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3D artwork,

James Rizzi, American (1950 – 2011)

James Rizzi
At First Glance, James Rizzi’s art may easily be mistaken for the early artistic efforts of o young child, this is not an entirely erroneous judgment, for it is certain that Rizzi wants to incorporate the freshness and vitality of children’s art in his work. In this regard he is not alone. Some of the great artists of the twentieth century, including Klee, Dubuffet and Miro, deliberately used a primitive, childlike style in their mature work.

Rizzi, born and raised in New York, has turned his childlike imagination into artistic powers to transforming the city itself into something wonderfully original. His large panorama of Urban life is teeming with energy and life, reflecting all the diversity and human variety that is at the core on New York. There is not “mean” streets but uproariously happy ones, where children jump rope, shoot baskets and walk their dogs. If the sidewalks belong to the young people, grown-ups, especially men, are imprisoned inside an army of automobiles. The vehicles are as diverse as and crazily idiosyncratic as the people who drive them.

Mr. Rizzi’s creations included images for German postage stamps and a tourist guide to New York published this year. He was the official artist for the 1996 Summer Olympics in Atlanta, the Montreux Jazz Festival in Switzerland and soccer’s World Cup in France.

Leventhal described Mr. Rizzi’s art as a “combination of print and sculpture that produces the 3D effect.”

After studying art at the University of Florida, Mr. Rizzi made his early name as a street artist in New York.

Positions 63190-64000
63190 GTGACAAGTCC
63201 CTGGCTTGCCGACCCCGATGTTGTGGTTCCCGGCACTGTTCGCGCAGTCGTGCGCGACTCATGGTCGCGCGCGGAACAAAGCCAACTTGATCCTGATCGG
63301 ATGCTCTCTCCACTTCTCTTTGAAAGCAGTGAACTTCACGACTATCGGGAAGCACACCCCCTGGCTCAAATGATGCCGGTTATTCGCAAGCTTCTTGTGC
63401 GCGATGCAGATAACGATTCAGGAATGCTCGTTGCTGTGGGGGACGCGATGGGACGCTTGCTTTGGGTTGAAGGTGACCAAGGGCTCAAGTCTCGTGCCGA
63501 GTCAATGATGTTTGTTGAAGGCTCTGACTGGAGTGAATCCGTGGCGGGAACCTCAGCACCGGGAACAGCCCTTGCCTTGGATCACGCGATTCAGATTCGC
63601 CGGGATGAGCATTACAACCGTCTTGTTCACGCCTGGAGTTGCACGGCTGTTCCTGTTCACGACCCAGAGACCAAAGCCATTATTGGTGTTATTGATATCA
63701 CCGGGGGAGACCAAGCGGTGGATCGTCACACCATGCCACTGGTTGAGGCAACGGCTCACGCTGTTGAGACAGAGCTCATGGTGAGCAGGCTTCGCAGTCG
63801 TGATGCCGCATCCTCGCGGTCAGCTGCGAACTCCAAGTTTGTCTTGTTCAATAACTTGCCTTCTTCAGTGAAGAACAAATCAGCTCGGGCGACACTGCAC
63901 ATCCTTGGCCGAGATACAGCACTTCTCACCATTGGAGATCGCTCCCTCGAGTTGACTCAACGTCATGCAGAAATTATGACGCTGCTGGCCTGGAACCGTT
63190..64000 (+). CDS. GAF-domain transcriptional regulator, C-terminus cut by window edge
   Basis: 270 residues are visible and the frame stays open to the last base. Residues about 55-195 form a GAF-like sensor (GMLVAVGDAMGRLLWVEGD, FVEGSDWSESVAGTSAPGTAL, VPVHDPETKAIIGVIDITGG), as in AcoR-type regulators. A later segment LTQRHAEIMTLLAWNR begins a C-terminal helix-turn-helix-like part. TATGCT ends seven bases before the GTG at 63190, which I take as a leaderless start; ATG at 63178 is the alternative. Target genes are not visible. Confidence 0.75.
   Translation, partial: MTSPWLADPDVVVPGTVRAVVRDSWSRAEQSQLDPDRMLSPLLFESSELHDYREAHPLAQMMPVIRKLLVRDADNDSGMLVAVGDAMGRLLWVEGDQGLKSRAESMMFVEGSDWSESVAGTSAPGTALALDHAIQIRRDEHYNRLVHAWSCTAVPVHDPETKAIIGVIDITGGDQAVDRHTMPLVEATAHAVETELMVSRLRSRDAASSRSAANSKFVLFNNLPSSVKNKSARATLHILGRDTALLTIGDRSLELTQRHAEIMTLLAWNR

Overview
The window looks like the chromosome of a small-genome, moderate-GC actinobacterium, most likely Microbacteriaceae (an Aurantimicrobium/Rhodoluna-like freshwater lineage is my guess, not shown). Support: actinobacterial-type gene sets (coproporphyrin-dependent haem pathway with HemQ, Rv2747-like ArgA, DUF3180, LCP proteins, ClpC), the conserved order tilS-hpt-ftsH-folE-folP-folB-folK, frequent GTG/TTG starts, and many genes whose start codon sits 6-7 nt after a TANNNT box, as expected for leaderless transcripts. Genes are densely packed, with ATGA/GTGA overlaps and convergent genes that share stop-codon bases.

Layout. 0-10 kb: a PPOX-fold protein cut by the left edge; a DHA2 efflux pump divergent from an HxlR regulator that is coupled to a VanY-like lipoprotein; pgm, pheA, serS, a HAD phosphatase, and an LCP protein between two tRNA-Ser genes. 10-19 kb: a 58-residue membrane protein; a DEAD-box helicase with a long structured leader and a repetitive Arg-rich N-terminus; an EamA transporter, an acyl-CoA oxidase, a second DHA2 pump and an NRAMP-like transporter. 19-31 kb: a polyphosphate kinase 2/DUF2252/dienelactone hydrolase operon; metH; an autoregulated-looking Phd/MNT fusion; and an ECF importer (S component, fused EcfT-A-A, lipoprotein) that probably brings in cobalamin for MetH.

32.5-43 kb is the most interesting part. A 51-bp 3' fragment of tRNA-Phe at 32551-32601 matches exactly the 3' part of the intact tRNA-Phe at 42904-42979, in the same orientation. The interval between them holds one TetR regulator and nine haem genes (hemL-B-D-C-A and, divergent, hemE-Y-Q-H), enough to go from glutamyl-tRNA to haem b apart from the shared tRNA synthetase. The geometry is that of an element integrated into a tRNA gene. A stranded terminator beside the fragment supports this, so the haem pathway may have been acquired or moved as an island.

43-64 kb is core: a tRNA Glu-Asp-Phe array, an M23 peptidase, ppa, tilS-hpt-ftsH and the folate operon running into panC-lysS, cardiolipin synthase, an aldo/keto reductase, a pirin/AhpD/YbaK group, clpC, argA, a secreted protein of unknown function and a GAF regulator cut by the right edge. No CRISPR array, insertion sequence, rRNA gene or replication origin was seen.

In 1976, he participated in the exhibition “Thirty Years of American Printmaking” at the Brooklyn Museum. Four years later, he designed the cover for the first album of the new wave rock band the Tom Tom Club.

In New York, he created a limited-edition of the MetroCard subway fare-paying system, and his designs appeared in “CowParade,” an exhibit of fiberglass sculptures shown in New York public spaces.

He enjoyed some of his biggest successes in Germany and Asia, designing china, the front page of a newspaper in Hamburg and some vehicular art — a toy-size fire engine and three versions of the 1999 Volkswagen New Beetle.

In 1996, Lufthansa airlines commissioned him to decorate a jet with stars, birds and travelers.

Last year, an oval stained-glass ceiling called the “Rizzi Dome” was unveiled at one of Europe’s biggest shopping malls, in Oberhausen, Germany.

Rizzi was most famous for his 3D artwork, “especially the large, elaborate prints and teeming anthropomorphic cityscapes. His merry maximalism and delight in delirious detail and elaborate minutiae created a true art brand, a trademark style as recognizable as any in the world”. Recently, he has also returned to painting. His “latest paintings combine his Picasso meets Hanna-Barbera drawing style with an increasingly chromatic palette and a complex graphic structure that simultaneously evokes cubism and the most sophisticated Amerindian friezes.” (Quotes from Glenn O’Brien, Foreword to “James Rizzi”, 2006, with kind permission of the publisher).